"Following the 20th anniversary of the Young Architects Program (YAP), MoMA and MoMA PS1 have decided to place the program on a one-year hiatus. We remain deeply committed to supporting and recognizing emerging architectural talent. "We’ve already started to use the hiatus to bring together a diverse group of influential scholars and professionals, experimental architects and designers, and previous YAP winners to assess the program’s impact for the past two decades, explore its potential, and strategically chart its future. We look forward to sharing more news as we move along in this process."MoMA could be moving toward a more durable, longer-term commission in its courtyard to serve its outdoor summer Warm Up music series, performance events, and art book fair, but that's only speculation. The Young Architects Program's origins go back to 1998, a year after the Frederick Fisher-designed renovation enclosed the PS1 entrance courtyard in concrete walls. That year, Vienna-based artist group Gelatin installed a scrappy "environment" in conjunction with PS1's first series of Warm Up summer concerts. Percutaneous Delights was composed of rough compositions of stacked refrigerators, discarded furniture, Po-mo inflatables, a graffitied shipping container, and an array of sprinklers to activate the space with what the P.R. at the time described as a welcoming hang-out for hot summer days. The following year, PS1 inaugurated its gradual absorption into the MoMA collective with a project by Philip Johnson, ever a follower of fashions (even if it led him, at times, in the direction of Nazism), who designed a Dance Pavilion DJ booth for the 1999 summer concerts as the first collaboration between the two institutions. It wasn't until 2000 that MoMA architecture curator Terence Riley formally established the Young Architects Program as an annual invited competition to promote innovative practices. The program was simple: provide shade, seating, and water for Warm Up. The first winner—if anyone can still remember the now 190-plus person office as a young startup—was SHoP Architects, which demonstrated the kind of digitally designed, people-friendly, carefully crafted form-making that would make them the go-to firm for urban development projects that need a warmer public face. The program frequently created opportunities for younger architects to demonstrate conceptual ideas percolating in academia on a small but meaningful scale. Early winners of the competition included Lindy Roy (2001), William Massie (2002), Tom Wiscombe (2003), nARCHITECTS (2004), Hernan Diaz Alonso (2005), and OBRA Architects (2006). Sometimes the projects leaned in the direction of conceptual follies that had less of a service component, and early projects at times demonstrated the limits of digital design as often as its potential. The initial budget was $25,000, later increased to $75,000, though it became common knowledge that most firms would spend more out of their own pockets and lean heavily on interns to build out the ideas. It was not an open competition: MoMA curators and advisors pre-selected a handful of designers and frequently favored well-connected circles from Ivy League schools and well-connected academics. The arc of the program traces a mini-curatorial history of MoMA, from Riley to Tina di Carlo and Peter Christensen, Barry Bergdoll, Andres Lepik, Pedro Gadanho, Sean Anderson, and Stierli, whose influences are reflected in the selections, along with changes in the profession. Little by little, P.S.1 Contemporary Art Center became PS1 MoMA, then MoMA PS1. Some of the better-regarded highlights over the years included WORKac's 2008 P.F.1 (Public Farm One), which installed a demonstration urban farm that could survive the barren courtyard environment and created an ascending staircase of planter boxes on top of the gravel-covered space. SO-IL's Pole Dance (2010) engaged the playful possibilities of the program with colorful beach balls, overhead netting, hammocks, misters, and flexible PVC pipes, programmed with dance performances. On the most service-oriented end, Interboro Partners (2011) used their project as a demonstration of how PS1 could engage the surrounding neighborhood, building out the courtyard with a kit-of-parts based on the expressed needs of nonprofit organizations, businesses, and others in the community who they interviewed and donated components to at the end of the summer. Later projects by MOS (afterparty, 2009), Hollwich Kushner (Wendy, 2012), The Living (Hy-Fi, 2014), Andrés Jacque/ Office for Political Innovation (COSMO, 2015), and Jenny Sabin Studio (Lumen, 2017) increasingly verged in the direction of critical grotesques, parametric design, and environmental remediation experiments to varying degrees of success. Through it all, the surrounding neighborhood blew up in an astonishing, if predictable manner, in ascending towers of luxury apartments, demolishing the beloved 5 Pointz graffiti space in the process. If SHoP's origins as a young firm are hard to remember, it's even more difficult to retrieve the imperative that once made PS1 so improbable and ingenious a proposition in the first place—and the Young Architects Program an innocent delight—when its enterprising founder Alanna Heiss somehow convinced the Queens borough president to hand over a closed-down public school to a group of misfits from the SoHo/ Tribeca alternative space scene who proceeded to saw through floors as sculptures. Notably, one of the names that appears as a funder in the first decade of YAP, along with Bloomberg, Agnes Gund, and Isaac Liberman, is none other than real-estate-reality-show-specter-turned-president Donald J. Trump. How a contemporary art center can meaningfully respond to the current situation, if at all, could be a starting point for the continuation of the program or its eventual cancellation, but the Young Architects Program unquestionably pioneered a model of temporary urban pavilion imitated worldwide, activating public spaces that without major capital improvements or altering their historic character remained inhospitable and inflexible for contemporary needs.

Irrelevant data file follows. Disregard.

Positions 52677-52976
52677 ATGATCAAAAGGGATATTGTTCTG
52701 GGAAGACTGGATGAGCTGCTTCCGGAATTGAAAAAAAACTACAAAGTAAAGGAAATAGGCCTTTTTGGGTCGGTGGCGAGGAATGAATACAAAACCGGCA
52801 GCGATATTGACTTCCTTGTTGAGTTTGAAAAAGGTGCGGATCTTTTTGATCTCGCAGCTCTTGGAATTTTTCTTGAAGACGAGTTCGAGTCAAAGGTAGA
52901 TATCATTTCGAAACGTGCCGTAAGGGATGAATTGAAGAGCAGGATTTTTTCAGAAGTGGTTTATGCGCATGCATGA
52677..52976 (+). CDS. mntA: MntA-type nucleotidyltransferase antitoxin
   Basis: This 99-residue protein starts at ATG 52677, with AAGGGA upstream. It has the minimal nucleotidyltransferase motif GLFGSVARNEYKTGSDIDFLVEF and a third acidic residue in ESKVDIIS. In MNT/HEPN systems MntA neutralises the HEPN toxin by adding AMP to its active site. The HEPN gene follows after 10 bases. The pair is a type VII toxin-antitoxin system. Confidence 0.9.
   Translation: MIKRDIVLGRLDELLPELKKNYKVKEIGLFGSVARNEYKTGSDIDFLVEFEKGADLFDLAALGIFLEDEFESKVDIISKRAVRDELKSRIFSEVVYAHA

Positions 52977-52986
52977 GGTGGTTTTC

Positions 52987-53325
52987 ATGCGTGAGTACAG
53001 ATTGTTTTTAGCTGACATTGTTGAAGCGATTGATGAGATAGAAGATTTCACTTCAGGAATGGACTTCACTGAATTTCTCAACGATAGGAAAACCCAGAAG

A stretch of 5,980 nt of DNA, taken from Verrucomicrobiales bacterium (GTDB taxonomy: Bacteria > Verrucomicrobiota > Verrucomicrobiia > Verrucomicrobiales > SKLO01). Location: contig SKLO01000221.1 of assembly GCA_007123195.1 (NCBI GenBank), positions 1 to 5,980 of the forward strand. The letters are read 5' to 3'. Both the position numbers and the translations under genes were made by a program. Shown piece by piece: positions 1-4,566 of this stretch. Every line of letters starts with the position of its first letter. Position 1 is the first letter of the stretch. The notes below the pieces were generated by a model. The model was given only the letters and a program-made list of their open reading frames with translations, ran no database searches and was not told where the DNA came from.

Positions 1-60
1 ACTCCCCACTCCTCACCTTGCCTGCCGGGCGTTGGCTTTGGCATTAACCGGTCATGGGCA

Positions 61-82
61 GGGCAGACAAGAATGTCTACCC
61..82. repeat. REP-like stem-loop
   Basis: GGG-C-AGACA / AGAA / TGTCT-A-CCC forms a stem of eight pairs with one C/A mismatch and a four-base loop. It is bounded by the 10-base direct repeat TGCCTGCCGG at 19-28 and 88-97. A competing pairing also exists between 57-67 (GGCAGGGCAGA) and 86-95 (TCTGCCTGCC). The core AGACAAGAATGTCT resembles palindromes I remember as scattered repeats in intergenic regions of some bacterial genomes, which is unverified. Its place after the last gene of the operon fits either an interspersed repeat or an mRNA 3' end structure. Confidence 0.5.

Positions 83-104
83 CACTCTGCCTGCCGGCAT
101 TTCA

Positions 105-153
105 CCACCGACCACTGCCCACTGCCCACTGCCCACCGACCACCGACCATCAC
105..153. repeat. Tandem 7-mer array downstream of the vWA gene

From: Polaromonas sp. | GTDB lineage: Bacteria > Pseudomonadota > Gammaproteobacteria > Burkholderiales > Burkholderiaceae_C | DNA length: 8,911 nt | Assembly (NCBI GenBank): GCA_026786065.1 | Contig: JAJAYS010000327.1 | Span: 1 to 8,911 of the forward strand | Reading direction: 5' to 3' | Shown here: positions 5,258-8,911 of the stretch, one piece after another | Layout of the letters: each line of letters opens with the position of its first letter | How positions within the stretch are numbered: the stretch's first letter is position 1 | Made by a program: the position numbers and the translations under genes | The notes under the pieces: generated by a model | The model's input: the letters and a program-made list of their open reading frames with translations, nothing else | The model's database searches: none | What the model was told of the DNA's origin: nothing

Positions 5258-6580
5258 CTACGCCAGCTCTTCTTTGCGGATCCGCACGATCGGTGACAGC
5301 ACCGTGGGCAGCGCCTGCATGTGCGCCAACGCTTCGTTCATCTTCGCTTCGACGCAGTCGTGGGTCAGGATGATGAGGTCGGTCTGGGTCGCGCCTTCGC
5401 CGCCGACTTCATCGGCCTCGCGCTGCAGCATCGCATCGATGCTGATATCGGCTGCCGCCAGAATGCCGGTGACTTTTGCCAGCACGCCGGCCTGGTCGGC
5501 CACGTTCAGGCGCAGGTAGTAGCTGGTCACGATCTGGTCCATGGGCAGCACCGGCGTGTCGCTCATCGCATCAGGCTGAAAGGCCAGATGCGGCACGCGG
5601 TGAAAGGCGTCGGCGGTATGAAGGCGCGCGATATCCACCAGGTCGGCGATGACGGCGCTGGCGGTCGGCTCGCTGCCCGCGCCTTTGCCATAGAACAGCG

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Talk of Twitter